These factors can improve consumer welfare by offering new innovations, more choices, more service differentiation, better prices, and higher-quality services. In short, as the commission’s workshop notice puts it, “The development of the sharing economy can stimulate economic growth by encouraging entrepreneurship and promoting more productive and efficient use of assets.” Irrespective of how the sharing economy creates value, the revealed preferences of both consumers and producers suggest that it does create a substantial amount of economic value. As the commission notes, “Sharing economy transactions have increased rapidly in recent years, reaching an estimated value of $26 billion globally in 2013, and some estimates predict that the sharing economy will generate as much as $110 billion annually in the near future.” 

Much of this value flows to individuals who would otherwise be unable to compete in these markets. For those entering the sharing economy as producers, these new platforms create opportunities to generate income from sources that were historically available only to a select few. In the recent past, only those with access to the capital necessary to build hotels could offer rooms as short-term rentals. But firms such as Airbnb and HomeAway allow individuals to penetrate markets traditionally dominated by large incumbents such as Hilton Worldwide and Marriott International. In 2014, for example, guest stays through Airbnb totaled nearly 22 percent more than Hilton Worldwide.7 And recent projections estimate that the sharing economy has the potential to increase over twentyfold in terms of revenue by 2025.8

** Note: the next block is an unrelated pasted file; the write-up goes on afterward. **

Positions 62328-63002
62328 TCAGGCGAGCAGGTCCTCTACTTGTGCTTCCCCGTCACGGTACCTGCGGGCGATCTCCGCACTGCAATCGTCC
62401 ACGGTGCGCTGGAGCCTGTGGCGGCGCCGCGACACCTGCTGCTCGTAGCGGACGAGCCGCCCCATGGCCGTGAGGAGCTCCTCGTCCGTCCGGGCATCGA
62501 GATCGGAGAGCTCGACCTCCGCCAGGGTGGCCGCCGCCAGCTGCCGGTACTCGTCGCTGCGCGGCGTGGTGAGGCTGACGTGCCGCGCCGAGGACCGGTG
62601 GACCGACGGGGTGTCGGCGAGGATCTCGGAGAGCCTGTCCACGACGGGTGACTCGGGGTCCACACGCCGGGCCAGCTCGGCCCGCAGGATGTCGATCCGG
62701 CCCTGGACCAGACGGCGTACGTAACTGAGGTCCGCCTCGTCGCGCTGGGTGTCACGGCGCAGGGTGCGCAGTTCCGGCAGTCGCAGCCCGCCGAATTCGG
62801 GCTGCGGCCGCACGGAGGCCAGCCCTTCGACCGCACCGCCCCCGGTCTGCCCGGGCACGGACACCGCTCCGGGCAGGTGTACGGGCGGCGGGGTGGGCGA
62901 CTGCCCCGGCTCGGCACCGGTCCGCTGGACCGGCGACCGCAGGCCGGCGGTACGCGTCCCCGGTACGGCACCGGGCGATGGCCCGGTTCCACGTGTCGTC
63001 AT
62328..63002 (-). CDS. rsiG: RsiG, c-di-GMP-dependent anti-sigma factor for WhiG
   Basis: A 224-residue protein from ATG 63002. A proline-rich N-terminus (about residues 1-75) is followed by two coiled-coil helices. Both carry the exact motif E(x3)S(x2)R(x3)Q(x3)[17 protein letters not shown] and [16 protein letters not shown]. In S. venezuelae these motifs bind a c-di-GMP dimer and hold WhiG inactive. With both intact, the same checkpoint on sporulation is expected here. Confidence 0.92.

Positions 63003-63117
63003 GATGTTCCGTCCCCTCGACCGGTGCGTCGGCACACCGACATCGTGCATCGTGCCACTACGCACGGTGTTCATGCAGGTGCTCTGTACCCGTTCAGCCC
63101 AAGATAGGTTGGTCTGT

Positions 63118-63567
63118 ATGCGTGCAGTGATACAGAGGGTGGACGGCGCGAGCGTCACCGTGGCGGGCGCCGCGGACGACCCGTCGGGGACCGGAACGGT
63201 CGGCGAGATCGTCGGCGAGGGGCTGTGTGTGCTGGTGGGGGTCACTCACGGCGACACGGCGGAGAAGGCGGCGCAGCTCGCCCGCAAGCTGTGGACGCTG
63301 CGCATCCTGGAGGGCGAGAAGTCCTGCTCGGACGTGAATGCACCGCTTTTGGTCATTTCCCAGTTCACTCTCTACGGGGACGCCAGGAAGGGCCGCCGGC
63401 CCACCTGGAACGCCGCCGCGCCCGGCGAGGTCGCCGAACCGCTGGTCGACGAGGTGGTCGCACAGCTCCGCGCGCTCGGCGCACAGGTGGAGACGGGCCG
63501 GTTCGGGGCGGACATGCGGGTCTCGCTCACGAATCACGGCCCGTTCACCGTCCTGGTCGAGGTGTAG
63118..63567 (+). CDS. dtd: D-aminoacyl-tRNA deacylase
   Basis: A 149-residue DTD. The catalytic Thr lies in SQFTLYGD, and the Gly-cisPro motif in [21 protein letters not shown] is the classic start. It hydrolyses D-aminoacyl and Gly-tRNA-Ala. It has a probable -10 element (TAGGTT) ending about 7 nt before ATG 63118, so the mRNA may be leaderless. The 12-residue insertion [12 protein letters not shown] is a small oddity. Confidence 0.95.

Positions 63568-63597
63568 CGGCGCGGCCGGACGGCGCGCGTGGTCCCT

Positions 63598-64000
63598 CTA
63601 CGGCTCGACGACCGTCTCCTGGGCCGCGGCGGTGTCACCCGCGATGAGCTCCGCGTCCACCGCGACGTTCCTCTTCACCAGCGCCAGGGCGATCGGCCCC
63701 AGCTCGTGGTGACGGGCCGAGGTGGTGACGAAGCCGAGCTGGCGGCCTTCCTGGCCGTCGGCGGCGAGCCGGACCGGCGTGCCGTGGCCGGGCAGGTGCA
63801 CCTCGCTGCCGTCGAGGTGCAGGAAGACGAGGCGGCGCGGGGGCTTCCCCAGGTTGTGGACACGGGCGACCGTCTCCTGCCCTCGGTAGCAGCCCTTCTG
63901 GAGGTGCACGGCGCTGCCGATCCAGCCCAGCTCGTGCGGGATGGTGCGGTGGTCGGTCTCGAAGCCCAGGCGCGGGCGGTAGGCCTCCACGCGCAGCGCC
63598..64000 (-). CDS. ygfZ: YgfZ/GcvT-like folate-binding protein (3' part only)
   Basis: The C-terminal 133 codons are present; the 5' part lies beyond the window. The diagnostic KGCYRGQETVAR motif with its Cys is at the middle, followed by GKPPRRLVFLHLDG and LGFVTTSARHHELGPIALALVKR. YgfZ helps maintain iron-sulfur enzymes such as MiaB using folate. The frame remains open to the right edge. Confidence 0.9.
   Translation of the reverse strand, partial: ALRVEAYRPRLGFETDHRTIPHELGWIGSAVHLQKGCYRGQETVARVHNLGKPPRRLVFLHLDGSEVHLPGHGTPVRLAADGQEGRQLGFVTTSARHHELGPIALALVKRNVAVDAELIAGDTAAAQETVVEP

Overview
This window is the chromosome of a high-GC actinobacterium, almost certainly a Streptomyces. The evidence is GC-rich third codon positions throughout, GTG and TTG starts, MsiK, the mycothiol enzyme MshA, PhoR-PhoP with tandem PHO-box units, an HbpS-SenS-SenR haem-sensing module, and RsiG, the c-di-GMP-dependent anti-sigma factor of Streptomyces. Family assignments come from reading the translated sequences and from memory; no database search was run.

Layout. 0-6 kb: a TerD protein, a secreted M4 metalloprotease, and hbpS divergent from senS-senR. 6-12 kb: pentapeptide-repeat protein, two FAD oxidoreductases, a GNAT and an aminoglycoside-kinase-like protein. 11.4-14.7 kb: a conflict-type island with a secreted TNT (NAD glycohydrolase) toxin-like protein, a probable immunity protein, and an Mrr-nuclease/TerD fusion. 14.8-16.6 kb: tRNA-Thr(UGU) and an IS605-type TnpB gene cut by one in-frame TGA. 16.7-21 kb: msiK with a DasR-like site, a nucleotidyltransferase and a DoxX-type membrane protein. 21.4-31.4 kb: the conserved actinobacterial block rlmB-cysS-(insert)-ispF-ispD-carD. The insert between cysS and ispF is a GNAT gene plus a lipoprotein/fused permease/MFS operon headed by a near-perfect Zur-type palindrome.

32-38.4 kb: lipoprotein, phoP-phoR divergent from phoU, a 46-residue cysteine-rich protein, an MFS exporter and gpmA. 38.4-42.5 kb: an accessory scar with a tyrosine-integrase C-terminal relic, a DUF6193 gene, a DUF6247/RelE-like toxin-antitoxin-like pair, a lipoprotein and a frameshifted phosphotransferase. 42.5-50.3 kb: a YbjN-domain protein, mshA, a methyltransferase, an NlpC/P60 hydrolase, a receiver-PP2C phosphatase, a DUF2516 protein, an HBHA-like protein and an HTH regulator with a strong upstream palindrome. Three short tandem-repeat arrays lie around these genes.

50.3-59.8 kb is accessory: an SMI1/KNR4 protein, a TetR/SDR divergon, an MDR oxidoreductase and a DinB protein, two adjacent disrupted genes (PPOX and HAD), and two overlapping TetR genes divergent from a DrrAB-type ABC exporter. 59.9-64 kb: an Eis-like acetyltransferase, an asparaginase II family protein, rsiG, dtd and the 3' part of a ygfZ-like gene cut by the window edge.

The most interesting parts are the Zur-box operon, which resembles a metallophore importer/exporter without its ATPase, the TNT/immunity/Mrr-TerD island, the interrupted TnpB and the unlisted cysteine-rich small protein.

As we have noted in our previous research, the increased competition from the continued growth of the sharing economy will have direct, positive effects on consumer welfare.9 First, and most obviously, these firms give consumers access to a broader range of goods and services. The ease of entry and innovation in the online world mean that new entrants in the sharing economy can provide better options and address consumer needs in ways that more traditional business models cannot. According to surveys, consumers currently take advantage of sharing economy services primarily because they offer better prices, a sense of community, greater convenience, and higher quality.10 In terms of greater convenience and quality, comparisons of Yelp ratings in almost any major city where ride-sharing firms operate demonstrate overwhelming consumer satisfaction.11 Moreover, a recent survey of US adults familiar with the sharing economy found that 86 percent agree it makes life more affordable, and 83 percent agree that it makes it more convenient and efficient.12 

The sharing economy, through its use of the Internet and information technology, also offers consumers more information about products and services, and it empowers consumers to act on that information. Many economists have worried about the existence of information asymmetries between producers and consumers, and they have argued that this asymmetry justifies many consumer protection regulations. However, the Internet largely solves this problem by providing consumers with robust search and monitoring tools so that they may find more and better choices.13 These tools lower the transaction costs of searching for willing trade partners, haggling with them over terms, and monitoring them for compliance. We will discuss these tools, especially reputational mechanisms, in more detail in section VI.